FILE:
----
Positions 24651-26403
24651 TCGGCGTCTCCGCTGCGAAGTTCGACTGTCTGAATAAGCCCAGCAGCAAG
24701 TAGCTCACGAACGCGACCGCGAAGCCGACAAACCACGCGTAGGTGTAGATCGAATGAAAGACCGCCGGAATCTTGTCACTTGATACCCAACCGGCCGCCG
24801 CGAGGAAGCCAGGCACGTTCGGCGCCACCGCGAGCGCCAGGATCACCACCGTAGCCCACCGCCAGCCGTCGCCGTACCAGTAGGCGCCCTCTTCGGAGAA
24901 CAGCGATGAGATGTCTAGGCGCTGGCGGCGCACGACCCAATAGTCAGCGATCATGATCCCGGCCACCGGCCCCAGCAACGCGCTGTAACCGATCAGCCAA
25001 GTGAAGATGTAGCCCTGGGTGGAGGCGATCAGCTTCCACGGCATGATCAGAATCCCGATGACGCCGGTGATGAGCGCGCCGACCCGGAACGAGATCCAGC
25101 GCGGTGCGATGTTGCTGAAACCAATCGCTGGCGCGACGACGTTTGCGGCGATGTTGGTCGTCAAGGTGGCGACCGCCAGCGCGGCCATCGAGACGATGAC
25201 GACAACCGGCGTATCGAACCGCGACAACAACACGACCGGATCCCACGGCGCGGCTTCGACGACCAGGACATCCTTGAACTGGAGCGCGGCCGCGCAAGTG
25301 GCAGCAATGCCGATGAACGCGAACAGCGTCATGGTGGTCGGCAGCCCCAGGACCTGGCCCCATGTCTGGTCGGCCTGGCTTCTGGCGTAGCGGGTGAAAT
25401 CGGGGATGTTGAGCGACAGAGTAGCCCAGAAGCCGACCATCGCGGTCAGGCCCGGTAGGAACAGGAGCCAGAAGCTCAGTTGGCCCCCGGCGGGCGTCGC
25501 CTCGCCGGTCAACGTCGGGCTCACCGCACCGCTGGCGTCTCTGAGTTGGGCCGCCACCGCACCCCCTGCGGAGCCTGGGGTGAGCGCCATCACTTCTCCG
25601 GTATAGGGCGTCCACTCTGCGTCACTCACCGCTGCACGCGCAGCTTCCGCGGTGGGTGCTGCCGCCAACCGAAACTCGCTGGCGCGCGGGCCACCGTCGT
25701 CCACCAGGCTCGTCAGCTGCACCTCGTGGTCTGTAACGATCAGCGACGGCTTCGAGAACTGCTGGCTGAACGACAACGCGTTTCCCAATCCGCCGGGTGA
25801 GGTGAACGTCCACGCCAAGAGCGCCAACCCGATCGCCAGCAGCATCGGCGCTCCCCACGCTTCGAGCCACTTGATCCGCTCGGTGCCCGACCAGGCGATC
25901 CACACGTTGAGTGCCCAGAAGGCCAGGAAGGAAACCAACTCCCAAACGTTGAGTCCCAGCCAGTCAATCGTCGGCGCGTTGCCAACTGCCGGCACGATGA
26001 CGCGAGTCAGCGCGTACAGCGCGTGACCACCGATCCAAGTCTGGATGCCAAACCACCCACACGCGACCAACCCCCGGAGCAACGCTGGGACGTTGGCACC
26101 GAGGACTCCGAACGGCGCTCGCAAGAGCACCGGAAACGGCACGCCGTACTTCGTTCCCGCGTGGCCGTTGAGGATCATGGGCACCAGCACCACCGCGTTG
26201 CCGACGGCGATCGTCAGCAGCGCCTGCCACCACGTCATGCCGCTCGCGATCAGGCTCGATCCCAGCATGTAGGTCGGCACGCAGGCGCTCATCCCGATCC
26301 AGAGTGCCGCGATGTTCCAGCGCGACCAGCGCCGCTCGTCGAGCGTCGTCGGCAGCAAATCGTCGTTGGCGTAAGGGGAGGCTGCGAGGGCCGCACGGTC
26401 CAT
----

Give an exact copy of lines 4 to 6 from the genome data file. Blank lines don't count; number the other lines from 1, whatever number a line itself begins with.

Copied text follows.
24801 CGAGGAAGCCAGGCACGTTCGGCGCCACCGCGAGCGCCAGGATCACCACCGTAGCCCACCGCCAGCCGTCGCCGTACCAGTAGGCGCCCTCTTCGGAGAA
24901 CAGCGATGAGATGTCTAGGCGCTGGCGGCGCACGACCCAATAGTCAGCGATCATGATCCCGGCCACCGGCCCCAGCAACGCGCTGTAACCGATCAGCCAA
25001 GTGAAGATGTAGCCCTGGGTGGAGGCGATCAGCTTCCACGGCATGATCAGAATCCCGATGACGCCGGTGATGAGCGCGCCGACCCGGAACGAGATCCAGC